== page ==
During World War II, Hershey backed the country's military efforts by supplying forces with chocolate bars called the Ration D Bar and the better-tasting Tropical Chocolate Bar.
To those who knew Hershey, his generosity wasn't surprising. Shy and reserved, Hershey had a quiet demeanor that contrasted greatly with that of many of America's other business titans. While he seldom wrote or read, and had been forced to leave school early, Hershey was driven to make sure those around him received a solid education. His display of wealth was rather modest, if not downright thrifty. His house and the community he'd helped create meant everything to him. When it came to building his own home, he made sure the Hershey Company headquarters was part of the view.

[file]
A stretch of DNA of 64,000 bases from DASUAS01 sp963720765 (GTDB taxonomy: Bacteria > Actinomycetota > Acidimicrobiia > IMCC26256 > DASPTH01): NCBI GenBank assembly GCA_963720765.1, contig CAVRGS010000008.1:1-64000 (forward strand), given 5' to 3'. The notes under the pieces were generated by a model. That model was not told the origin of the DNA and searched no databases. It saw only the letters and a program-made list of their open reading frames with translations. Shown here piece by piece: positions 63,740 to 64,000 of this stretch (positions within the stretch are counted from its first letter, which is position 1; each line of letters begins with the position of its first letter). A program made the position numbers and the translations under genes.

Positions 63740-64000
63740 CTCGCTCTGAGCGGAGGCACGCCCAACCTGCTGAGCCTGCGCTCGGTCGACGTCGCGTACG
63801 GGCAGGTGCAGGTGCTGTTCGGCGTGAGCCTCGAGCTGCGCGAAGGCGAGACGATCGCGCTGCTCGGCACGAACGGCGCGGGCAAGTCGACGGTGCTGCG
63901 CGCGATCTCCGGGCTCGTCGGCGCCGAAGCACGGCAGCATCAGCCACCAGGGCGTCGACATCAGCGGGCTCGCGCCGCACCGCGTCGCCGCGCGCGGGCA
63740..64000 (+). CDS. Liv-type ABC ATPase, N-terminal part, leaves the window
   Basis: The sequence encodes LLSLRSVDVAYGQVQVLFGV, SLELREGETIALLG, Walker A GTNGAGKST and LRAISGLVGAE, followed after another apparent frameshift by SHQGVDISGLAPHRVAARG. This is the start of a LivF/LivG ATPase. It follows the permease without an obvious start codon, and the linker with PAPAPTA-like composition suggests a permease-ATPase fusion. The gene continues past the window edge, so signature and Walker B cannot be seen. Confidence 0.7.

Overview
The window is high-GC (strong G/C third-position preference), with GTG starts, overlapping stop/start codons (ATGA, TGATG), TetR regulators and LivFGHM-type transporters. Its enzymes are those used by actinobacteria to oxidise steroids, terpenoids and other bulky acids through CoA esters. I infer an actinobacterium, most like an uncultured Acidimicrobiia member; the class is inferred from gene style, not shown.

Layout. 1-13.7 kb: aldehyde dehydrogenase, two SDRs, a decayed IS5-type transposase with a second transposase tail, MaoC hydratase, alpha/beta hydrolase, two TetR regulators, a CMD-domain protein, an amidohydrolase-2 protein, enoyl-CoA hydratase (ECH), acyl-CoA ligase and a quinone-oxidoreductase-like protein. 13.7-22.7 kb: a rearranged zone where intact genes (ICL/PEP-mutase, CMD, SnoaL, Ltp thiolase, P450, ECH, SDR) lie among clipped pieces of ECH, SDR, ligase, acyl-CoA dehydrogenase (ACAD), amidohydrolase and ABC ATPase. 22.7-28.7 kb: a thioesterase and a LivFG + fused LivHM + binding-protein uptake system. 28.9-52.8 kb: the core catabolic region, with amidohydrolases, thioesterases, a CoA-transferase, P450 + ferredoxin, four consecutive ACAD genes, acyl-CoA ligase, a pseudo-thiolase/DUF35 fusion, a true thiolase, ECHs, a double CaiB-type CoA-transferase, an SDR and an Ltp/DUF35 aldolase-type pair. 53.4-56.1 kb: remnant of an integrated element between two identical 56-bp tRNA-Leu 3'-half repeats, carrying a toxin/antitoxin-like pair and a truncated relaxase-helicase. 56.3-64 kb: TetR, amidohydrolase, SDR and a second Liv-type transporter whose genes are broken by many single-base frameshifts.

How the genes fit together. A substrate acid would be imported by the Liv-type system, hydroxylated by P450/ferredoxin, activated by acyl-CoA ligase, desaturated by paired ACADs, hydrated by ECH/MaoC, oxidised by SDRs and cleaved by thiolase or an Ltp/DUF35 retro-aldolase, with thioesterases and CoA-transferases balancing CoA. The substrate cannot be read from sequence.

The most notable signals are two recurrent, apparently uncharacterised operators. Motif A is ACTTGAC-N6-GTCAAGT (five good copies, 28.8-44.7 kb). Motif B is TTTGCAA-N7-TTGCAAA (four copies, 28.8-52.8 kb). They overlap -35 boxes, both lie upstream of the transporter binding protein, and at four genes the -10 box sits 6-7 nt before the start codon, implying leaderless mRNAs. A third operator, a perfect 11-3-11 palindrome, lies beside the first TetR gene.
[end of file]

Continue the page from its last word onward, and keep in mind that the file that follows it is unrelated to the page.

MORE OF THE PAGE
Following his wife Catherine's death, Hershey never remarried and supposedly carried a picture of his late wife wherever he traveled. In keeping with the work ethic his mother instilled in him, Hershey continued to work well into his 80s. He died in Hershey, Pennsylvania, on October 13, 1945.
His legacy as a businessman and philanthropist continues to this day. The Hershey Chocolate Company has endured as one of the world's great candy makers, with brands that include Almond Joy, Mounds, Cadbury, Reese's and Twizzlers.
Just as impressive, the Milton Hershey School now serves about 1,900 students each year, while the M.S. Hershey Foundation, established in 1935, funds educational and cultural activities for Hershey residents.